7. Exploring Legal Issues. The goal is to provide grandparents with information about the court system (p. 377).
  8. Looking to the Future. The goal is to support participants in bringing closure to their experience as a group (p. 417).

Dannison and Nieuwenhuis (1994) provide weekly evaluation sheets and expected outcome achievement logs, which may provide some evidence of low-level knowledge gains. Further work and research is needed to develop clear empirical indications of high-level behavioral change and program impact. Much of the legal information in Chapter 7 is specific to Michigan. Facilitators in other states are encouraged to invite a local attorney to cover state-specific legal issues related to grandparents raising grandchildren.

Key teaching strategies include small group-format, educational presentations with discussion, individual activities, group activities, possible guest presentation, informal talk time, handouts, and transparencies. Materials include a facilitator’s guide, educational module, resource list, and support materials (handouts, activities, discussion topics, and evaluation forms). The curriculum includes 16 two-hour modules, and the authors recommend using only 8 of those. The program costs $75. No formal teacher training is needed because the facilitator guide is self-explanatory. The facilitator guide covers facilitating group discussion, budgeting, planning, implementing, and evaluating the program.

The curriculum was evaluated on four criteria:

  • Has an obvious research base: yes.
  • Has evidence of program effectiveness: yes. The program offers suggestive outcome data with participant satisfaction from a study with weak design. A preliminary study with two small experimental groups by Vacha-Haase, Ness, and Smith (2001) is available. There was no control group. Grandparents completed the “Session Evaluation Form” after each of the sessions. They assessed their interest in the session, enjoyment of the session, ability to understand the information, usefulness of the information to improve their ability to care for their grandchild, and the overall usefulness of the session from “strongly disagree” (1) to “strongly agree” (5). Grandparents reported that the most useful content was managing finances and exploring legal issues. They reported that the sessions that were most useful to improve their ability to care for their grandchildren were managing finances, working with school and community, and exploring legal issues.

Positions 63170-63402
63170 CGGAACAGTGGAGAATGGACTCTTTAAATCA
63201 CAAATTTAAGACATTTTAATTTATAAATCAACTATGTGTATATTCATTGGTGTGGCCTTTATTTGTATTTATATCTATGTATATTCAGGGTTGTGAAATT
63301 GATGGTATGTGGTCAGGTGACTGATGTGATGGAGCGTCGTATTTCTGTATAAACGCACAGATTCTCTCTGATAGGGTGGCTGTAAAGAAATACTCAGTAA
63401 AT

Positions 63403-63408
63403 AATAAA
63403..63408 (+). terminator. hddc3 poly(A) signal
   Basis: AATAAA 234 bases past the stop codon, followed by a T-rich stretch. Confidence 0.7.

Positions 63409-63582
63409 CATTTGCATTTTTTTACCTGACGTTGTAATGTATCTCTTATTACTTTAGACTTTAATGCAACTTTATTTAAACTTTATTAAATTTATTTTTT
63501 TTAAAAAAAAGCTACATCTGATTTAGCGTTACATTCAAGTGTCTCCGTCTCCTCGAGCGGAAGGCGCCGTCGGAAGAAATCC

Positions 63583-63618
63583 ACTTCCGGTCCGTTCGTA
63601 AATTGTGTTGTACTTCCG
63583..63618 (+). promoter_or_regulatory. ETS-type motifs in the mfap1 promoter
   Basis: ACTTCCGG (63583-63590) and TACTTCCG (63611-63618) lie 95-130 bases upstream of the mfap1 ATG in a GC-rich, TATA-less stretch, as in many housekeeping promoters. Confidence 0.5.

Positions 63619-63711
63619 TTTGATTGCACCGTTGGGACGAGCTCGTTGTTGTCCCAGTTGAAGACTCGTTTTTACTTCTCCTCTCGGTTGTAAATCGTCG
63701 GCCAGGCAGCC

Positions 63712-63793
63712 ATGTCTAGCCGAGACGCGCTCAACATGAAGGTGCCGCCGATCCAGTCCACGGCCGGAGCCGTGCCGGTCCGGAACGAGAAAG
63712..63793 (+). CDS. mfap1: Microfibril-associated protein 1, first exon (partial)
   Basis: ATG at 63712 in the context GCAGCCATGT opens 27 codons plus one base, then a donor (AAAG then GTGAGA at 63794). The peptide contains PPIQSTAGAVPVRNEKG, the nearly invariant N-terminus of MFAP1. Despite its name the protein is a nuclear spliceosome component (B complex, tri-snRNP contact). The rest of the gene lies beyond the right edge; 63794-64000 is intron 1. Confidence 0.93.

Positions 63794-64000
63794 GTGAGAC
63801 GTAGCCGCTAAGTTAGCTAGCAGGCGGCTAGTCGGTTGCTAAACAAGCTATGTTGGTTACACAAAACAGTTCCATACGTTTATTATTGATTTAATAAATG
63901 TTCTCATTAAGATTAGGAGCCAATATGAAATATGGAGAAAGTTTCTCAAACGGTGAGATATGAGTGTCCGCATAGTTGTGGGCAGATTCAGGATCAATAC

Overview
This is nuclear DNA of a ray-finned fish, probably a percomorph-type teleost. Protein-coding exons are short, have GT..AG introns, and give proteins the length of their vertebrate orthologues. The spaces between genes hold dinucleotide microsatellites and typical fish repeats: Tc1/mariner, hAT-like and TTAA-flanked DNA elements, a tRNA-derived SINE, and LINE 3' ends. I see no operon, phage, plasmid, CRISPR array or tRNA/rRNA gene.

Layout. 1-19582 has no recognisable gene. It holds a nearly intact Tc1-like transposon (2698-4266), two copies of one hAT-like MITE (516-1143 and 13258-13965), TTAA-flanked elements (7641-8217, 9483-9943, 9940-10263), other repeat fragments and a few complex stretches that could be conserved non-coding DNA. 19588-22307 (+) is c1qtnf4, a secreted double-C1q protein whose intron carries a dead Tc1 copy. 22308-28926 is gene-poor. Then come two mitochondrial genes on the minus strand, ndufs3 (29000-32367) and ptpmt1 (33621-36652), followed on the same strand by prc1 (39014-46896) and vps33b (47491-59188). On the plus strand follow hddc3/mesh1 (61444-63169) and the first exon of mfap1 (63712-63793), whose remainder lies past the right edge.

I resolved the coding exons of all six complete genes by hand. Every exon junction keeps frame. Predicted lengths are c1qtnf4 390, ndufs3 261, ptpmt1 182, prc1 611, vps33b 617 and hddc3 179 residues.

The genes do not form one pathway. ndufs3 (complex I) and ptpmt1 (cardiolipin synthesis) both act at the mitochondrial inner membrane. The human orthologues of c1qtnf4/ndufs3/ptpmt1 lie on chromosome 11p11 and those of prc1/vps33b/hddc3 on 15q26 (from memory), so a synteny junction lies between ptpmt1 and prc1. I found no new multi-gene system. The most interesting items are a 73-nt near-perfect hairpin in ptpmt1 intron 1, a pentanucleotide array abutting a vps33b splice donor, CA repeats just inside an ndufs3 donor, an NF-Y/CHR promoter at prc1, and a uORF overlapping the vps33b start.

• Addresses the needs of grandparents as identified in the research literature: yes. According to anecdotal reports made to the first author, it appears that Second Time Around does address the informational needs of grandparents raising grandchildren.
  • Is ready to use: yes. Almost everything a professional needs is here (and more). He or she may want to seek out more current local statistics and legal information.

This curriculum is available from Ms. Dannison, Program Support, (269) 387-3704, e-mail




Barber, C. E., and L. Kubin. 2001. Grandparents: As parents (Fact Sheet no. 10.241). Fort Collins, Colorado: Colorado State University Cooperative Extension. Accessed March 10, 2004 at Available On-line

Census 2000. 2000. Accessed March 10, 2004 at Available On-line

Census 2000. 2003. Accessed March 10, 2004 at Available On-line

Dannison, L., and A. Nieuwenhuis. 1994. Second time around– Grandparents raising grandchildren: A curriculum guide for group leaders. Kalamazoo, Michigan: Western Michigan University College of Education.

Hill, T. J. 2002. Grandchild and grandparent co-residence from 1960 to 1990: Structural factors affecting parent presence. Paper presented at the August 2002 Annual Meeting of the American Sociological Association. Chicago.

Pinson-Milburn, N. M., E. S. Fabian, N. K. Schlossberg, and M. Pyle. 1996. Grandparents raising grandchildren. Journal of Counseling & Development 74: 548-554.

Vacha-Haase, T., C. M. Ness, and A. Smith. 2001. Grandparents raising grandchildren: a psychoeducational group approach. Unpublished manuscript available from the author, Department of Psychology, Colorado State University, Fort Collins, CO 80523-1876.


Robert J. Fetsch, Ph.D.
Extension Specialist,
Human Development & Family Studies
Colorado State University
Fort Collins, CO 80523-1570
970-491-7975 (Fax)

Sherri Lester, M.S.
Social Caseworker II
Larimer County Department of Human Services
Children, Youth & Family Services
2555 Midpoint Dr, Ste F
Fort Collins CO 80525
970-498-6988 (fax)